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Scottish Covid inquiry won’t ‘shy away’ from probing government’s ‘wrong’ decisions

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THE CHAIR of Scotland’s coronavirus inquiry has promised bereaved families that she won’t “shy away” from uncovering the Scottish Government’s “wrong decisions” over the pandemic. 

Lady Poole was speaking as the probe examining the strategic response to the pandemic in Scotland moved into its next phase.

The Senator of the College of Justice said: “Responding appropriately to the Covid-19 pandemic has been a huge challenge.


“In Scotland all of us have been affected by the pandemic and the measures taken to handle it. The suffering and the hardship experienced by many across the country has been unprecedented.

“Covid-19 has left loss, heartbreak and tragedy in its wake. I want to take this opportunity to express my condolences to all those who have suffered, particularly to those who have lost people they love.

“People have legitimate questions about the handling of the pandemic in Scotland. This Inquiry had been set up to provide answers.

“My role as chair of the Scottish Covid-19 Inquiry is to investigate aspects of the devolved response to the pandemic in Scotland and report about lessons learned.

“The Inquiry will not shy away from making findings where wrong decisions were made or where the response was inadequate or fell short.”

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The inquiry has twelve terms of reference, including the decision to lockdown and apply other restrictions, and the rules around testing, outbreak management and self isolation.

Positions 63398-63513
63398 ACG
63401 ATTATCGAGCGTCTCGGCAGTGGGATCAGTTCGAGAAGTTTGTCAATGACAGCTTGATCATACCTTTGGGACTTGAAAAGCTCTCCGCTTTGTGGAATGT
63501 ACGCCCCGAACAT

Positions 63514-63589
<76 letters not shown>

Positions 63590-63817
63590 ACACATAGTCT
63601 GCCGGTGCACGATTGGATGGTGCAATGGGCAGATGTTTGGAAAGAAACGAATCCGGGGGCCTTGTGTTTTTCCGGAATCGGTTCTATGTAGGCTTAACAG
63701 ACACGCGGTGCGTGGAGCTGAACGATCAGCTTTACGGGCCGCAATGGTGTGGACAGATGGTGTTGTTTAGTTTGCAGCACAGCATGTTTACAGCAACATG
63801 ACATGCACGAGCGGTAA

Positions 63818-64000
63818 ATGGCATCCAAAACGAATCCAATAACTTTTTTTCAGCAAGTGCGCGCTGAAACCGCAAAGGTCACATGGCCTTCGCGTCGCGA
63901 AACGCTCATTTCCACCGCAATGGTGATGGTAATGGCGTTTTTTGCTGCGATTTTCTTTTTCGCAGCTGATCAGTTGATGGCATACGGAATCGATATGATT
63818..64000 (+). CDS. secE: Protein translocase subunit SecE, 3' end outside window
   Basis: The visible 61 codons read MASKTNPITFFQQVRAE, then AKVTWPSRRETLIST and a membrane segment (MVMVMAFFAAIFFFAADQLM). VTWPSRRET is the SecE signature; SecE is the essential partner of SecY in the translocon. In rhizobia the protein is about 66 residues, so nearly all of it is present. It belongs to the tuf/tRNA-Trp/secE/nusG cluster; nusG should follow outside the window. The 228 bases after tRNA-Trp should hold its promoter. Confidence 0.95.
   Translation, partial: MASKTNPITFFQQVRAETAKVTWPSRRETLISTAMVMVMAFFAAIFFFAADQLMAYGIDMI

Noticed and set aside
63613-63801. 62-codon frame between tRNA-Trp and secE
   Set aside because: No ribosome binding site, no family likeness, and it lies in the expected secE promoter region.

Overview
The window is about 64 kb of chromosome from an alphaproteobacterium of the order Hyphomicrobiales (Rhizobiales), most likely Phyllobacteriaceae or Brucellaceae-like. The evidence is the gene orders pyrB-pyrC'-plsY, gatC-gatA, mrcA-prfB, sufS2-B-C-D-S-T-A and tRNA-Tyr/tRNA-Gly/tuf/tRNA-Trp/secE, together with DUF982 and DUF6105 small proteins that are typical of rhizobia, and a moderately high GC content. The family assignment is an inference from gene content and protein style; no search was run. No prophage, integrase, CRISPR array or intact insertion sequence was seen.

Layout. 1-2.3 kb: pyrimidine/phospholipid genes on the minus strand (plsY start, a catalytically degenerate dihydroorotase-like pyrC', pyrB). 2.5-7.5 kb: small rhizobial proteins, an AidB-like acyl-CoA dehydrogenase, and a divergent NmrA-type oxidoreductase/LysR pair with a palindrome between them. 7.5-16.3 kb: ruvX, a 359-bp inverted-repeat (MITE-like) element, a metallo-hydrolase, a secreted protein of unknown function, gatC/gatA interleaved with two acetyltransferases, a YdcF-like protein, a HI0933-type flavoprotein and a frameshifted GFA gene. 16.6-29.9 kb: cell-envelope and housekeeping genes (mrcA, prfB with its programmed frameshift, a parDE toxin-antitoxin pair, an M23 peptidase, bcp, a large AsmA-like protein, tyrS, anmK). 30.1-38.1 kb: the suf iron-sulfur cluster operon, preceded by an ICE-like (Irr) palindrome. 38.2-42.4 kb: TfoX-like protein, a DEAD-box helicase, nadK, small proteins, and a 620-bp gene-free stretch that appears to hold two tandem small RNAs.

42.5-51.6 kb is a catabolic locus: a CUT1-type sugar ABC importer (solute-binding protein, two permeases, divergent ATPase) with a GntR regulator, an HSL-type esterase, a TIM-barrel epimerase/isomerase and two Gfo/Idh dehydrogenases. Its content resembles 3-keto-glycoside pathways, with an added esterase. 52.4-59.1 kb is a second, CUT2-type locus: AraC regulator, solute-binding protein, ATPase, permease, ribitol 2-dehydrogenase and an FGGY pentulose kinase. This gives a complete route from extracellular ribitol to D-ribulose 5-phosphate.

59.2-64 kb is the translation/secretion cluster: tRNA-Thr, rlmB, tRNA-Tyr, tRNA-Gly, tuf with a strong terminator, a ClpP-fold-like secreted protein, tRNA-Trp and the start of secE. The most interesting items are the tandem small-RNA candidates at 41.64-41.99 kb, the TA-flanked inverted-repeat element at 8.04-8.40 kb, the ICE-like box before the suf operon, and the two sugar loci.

The judge will also look at the transfer of residents to or from care or nursing homes, as well as the treatment and care of residents, restrictions on visiting, infection prevention and control, and inspections.

Lady Poole said the terms of reference would be flexible and not “a definitive list of every issue or every person that the inquiry will consider.”

She added: “Instead, they specify areas of investigation, and the Inquiry will interpret them with flexibility to ensure particular groups or themes are not excluded. 

“Human rights and equalities are important to the Inquiry and will be taken into account throughout its work.”

The inquiry is still in its establishment phase, and is currently recruiting a team and “putting in place premises and vital infrastructure.”

As part of the planning process, the inquiry commissioned introductory scoping research from academic institutions including the Universities of Dundee, Edinburgh, Edinburgh Napier, Glasgow, Highlands and Islands, and Birmingham.

Lady Poole said: “We will investigate the facts about the handling of the pandemic, to find out what lessons have been learned, both positive and negative, and we will make recommendations for the future.”

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Last month, Nicola Sturgeon told MSPs that the human consequences of the Covid-19 pandemic were embedded in her soul.


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